“Book Analyses Instructions
The Purpose of a Book Analysis
In preparing an analysis, you are expected to approach a book from a critical standpoint to thoroughly interact with the author’s theological, biblical, and historiographical perspectives. Since you are not considered an authority, it is important that you withhold personal references, opinions, attitudes, values, etc. from this process, except where suggested below.
(cf. Turabian manual for more details)
Since this is a graduate-level course, papers must be close to thesis quality. As such, the Book Analysis must meet the minimum formatting standards defined below. Grammar, idiom, and spelling must be up to graduate level. Qualities valued include clarity, succinctness, and precision.
Your paper must be 750–800 words, follow current Turabian format, and include the following:
Cover page properly formatted to the School of Divinity template
1-inch margins (top, bottom, and sides)
Double-spaced lines (approximately 3 vertical lines per inch, 27 lines per page)
12-point Times New Roman font
Paragraphs indented 0.6 inch (our thesis standard is 5/8 inch)
No extra line breaks between paragraphs (just indent the paragraph as specified above)
Underlined (or bolded) section headings (should follow Table of Contents)
Breakdown of the Analysis
I. Introduction (125 words maximum)
Your introduction must be a single but strong paragraph that reveals what you intend to show to the reader. This is your “thesis statement.” Your thesis statement needs to be written with what you want to say about the book in mind. In light of the author’s thesis and how he/she develops it, what do you want to say about it and how do you intend to develop your thesis?
Your introduction must also include a brief review of background data about the book, the author, and (where relevant) the topic under discussion in the book.
II. Brief Summary (250 words maximum)
The idea is not to state what every single chapter is all about. Instead, you must capture the main idea(s) of the book and the underlying subtopics and themes.
The summary must be a brief overview of what the book is all about, the issues, themes, and solutions that the author is setting forth.
This section gauges your ability to identify the main point of a book and differentiate between central and peripheral ideas.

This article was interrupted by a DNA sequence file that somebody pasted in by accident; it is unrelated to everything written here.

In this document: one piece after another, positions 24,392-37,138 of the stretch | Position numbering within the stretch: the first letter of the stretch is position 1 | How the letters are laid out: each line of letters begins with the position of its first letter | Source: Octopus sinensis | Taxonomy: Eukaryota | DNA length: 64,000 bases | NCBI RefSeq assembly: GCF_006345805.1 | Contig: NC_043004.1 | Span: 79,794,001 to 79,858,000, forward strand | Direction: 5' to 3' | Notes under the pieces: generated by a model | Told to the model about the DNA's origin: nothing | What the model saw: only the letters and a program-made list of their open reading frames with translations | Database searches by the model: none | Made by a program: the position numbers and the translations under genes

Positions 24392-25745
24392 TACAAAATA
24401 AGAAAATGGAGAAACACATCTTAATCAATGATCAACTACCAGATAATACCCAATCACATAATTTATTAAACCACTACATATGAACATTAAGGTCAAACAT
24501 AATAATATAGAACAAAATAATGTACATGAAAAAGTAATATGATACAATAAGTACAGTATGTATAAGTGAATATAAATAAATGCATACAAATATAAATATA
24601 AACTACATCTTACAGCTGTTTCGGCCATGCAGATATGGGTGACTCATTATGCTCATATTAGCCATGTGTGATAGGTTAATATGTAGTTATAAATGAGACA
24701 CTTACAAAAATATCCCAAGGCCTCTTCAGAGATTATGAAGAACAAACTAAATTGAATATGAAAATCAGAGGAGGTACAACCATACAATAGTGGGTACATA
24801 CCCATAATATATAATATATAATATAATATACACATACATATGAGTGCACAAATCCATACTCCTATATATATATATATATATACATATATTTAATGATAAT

III. Critical Interaction with the Author’s Work (450 words minimum)
The point is not whether you agree with the author’s point of view, but whether you recognize the author’s intentions and what theological issues might be at stake.
It is important to document your assessment of the author throughout. If you make a judgment of the author’s opinion, you should provide an example, along with a footnote to designate where this opinion appears in the text.
Your analysis must deal with the following questions:
Where is the author coming from, and what are the theological, biblical, and historiographical perspectives from which he/she approaches the subject?
What is the author’s goal?
Does the author prove his/her point? How? Why? Why not?
What are the strengths/weaknesses of the author’s arguments?
Are there any published reviews of this work? What are they? Did you observe any relevant issues or questions raised by these reviews? Explain. What important works have been written on this same subject? How does this author compare to others in terms of content, approach, style, etc.? The Book Analysis must contain at least 2 scholarly sources.*
Finally—and this is where your perspective might be admissible—how might a person (e.g., pastor, lay reader, scholar) appropriate the ideas conveyed in this work? For example, if the book relates to the doctrines of man or sin, how do the ideas “fit” with his/her occupation? Think in terms of answering the “so what?” question: In light of what has been written, so what? What difference does this information make in my life, the life of ministry, and the life of the church?
IV. Conclusion (125 words maximum)
This is where you bring together all your interactions with the book. Wrap up your analysis by conveying how well you think the author achieves his/her goals and to what degree the stated purpose is achieved.
If you come from a different theological and/or historiographical persuasion—e.g., the author is Calvinist or Arminian, Dispensationalist or Covenantist, etc. and you are not—how does the author conflict with your preconceptions? Does the book make you think? In what ways? Does the writer leave you with any questions? What are they?
Book Analysis – The American Evangelical Story is due by 11:59 p.m. (ET) on Sunday of Module/Week 7.
* You may search for published reviews in the periodical index in Jerry Falwell Library. You may also search for other published works on the subject or author using the Liberty University website.